With “Hind’s Hall,” the rapper is telling artists and other culture workers, “The students are risking it all. Where are you?”

By David Zirin, The Nation

The foremost authority on the revolutionary rock/rap band Rage Against the Machine, their own guitarist Tom Morello, tweeted this. Rage Against the Machine filled stadiums in the 1990s with its brand of radical, political fire. Now Macklemore is carrying the flame.

Macklemore - Hind's Hall

For those who haven’t heard it, “Hind’s Hall”—named after Columbia’s renamed building that students occupied—is a beautiful, incendiary new track about Palestine and the student movement by Seattle rap artist Macklemore. With its panoply of up-to-date reference, the lyrics seem as if they were written immediately before the song dropped. Macklemore raps about the student occupations, violent police staring down peaceful resistance, the silence of the music industry in the face of genocide, the efforts to ban TikTok, the proud Jewish role in this struggle, and the great lie that anti-Zionism and antisemitism are in any way the same thing.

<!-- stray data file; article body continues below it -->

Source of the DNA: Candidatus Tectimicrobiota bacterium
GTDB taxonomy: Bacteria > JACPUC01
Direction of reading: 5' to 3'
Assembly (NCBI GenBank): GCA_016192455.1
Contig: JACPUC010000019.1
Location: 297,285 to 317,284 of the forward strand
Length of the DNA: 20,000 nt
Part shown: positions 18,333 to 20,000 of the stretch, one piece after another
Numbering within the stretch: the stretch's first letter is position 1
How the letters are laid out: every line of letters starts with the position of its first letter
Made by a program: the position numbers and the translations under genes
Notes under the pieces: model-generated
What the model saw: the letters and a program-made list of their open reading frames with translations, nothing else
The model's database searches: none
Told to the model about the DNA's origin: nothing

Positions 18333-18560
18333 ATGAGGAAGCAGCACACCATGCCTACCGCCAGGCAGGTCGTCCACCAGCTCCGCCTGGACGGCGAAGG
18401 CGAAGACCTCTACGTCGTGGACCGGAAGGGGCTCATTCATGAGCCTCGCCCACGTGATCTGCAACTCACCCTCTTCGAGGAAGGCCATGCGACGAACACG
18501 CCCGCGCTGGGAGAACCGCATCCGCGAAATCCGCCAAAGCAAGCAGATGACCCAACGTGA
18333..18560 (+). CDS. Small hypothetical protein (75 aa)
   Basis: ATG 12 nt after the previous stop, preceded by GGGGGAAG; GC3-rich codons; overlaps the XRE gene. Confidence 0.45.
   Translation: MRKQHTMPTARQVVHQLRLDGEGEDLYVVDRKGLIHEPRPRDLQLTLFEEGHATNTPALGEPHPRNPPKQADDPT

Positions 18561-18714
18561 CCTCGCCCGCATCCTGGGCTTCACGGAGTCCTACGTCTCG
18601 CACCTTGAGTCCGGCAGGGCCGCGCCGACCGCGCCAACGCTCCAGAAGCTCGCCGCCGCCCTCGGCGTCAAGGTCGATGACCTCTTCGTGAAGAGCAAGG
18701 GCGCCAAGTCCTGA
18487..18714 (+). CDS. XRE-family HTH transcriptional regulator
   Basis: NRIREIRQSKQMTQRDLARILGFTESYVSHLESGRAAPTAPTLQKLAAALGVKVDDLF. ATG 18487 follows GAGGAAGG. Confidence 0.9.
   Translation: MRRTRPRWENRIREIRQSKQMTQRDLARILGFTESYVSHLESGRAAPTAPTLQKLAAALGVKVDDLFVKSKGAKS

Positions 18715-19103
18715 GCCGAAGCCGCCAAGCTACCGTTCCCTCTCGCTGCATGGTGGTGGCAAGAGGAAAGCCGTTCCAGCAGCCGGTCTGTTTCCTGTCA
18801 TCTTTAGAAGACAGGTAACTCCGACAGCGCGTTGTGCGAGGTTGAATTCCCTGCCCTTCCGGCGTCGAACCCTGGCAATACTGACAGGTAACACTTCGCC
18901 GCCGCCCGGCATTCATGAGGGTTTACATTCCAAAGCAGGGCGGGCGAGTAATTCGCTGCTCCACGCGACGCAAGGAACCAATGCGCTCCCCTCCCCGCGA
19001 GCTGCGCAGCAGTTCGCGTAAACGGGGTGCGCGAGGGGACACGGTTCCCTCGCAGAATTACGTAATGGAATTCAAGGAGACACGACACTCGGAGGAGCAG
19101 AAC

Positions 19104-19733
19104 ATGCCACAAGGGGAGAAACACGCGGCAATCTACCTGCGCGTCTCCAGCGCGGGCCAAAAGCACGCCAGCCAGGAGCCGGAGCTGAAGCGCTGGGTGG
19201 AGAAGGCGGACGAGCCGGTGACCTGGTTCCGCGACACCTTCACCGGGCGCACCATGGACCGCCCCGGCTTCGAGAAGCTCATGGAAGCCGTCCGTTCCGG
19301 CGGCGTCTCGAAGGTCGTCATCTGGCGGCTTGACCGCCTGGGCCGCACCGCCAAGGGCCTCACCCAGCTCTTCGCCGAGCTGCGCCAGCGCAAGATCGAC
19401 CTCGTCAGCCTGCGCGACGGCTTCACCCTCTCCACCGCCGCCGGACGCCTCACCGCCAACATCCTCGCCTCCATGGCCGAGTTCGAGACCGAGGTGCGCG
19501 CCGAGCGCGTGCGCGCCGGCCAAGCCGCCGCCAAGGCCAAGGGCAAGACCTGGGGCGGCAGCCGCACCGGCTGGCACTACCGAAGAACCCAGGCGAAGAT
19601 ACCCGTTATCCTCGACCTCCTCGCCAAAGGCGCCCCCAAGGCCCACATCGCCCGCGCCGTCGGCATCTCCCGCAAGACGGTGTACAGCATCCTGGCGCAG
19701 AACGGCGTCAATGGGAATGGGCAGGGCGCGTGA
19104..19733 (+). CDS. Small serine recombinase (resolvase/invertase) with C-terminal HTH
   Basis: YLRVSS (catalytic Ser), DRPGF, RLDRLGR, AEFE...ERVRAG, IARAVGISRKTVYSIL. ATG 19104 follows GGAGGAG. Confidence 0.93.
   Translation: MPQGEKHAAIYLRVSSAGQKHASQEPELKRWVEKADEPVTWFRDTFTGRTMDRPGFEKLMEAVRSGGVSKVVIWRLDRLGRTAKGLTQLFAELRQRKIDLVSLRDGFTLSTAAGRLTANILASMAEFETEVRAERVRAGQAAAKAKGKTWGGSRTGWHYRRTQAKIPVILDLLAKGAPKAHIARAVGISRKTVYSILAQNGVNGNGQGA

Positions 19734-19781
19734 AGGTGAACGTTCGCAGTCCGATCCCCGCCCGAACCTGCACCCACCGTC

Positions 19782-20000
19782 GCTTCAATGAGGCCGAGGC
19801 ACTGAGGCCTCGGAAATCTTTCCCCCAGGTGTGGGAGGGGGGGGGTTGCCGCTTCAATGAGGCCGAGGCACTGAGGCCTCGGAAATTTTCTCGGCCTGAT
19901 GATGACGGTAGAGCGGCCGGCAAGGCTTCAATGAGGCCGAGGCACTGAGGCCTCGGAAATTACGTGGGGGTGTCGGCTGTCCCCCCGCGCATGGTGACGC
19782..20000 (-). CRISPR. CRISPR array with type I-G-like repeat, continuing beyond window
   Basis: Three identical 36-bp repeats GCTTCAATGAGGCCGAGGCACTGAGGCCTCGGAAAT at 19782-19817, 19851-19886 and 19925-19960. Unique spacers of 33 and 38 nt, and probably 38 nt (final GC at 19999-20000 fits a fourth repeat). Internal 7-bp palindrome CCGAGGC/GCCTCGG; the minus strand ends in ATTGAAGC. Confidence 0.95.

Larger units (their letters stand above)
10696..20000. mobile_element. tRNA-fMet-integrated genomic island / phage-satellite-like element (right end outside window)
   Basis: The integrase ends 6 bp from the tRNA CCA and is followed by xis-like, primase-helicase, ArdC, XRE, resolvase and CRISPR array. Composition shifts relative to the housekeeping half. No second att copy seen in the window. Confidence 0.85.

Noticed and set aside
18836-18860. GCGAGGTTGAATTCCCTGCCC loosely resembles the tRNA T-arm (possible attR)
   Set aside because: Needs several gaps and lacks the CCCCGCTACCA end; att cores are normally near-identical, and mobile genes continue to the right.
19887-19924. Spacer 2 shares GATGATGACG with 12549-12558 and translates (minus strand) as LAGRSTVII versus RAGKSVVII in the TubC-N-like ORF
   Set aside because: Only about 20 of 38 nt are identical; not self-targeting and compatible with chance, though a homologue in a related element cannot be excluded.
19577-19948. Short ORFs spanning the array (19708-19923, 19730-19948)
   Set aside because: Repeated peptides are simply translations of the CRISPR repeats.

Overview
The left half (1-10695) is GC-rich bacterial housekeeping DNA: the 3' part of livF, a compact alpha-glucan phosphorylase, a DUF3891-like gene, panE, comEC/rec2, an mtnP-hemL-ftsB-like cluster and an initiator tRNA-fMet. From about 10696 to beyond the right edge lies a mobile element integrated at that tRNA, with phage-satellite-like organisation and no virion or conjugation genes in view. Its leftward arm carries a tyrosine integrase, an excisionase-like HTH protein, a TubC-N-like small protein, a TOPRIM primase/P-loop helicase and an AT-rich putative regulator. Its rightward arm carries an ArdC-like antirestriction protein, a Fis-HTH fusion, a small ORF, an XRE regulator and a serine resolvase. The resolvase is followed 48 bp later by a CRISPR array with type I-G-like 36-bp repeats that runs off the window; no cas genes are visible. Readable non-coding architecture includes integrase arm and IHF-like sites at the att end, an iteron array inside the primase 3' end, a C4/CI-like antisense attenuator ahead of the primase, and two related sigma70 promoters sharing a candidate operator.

In this track, Macklemore, born Ben Haggerty, recenters the discussion not on the encampments but the reason they exist: the carnage in Gaza. He rhymes, “The people, they won’t leave / What is threatenin’ about divesting and wantin’ peace? / The problem isn’t the protests, it’s what they’re protesting / It goes against what our country is funding/ (Hey) Block the barricade until Palestine is free / (Hey) Block the barricade until Palestine is free.”

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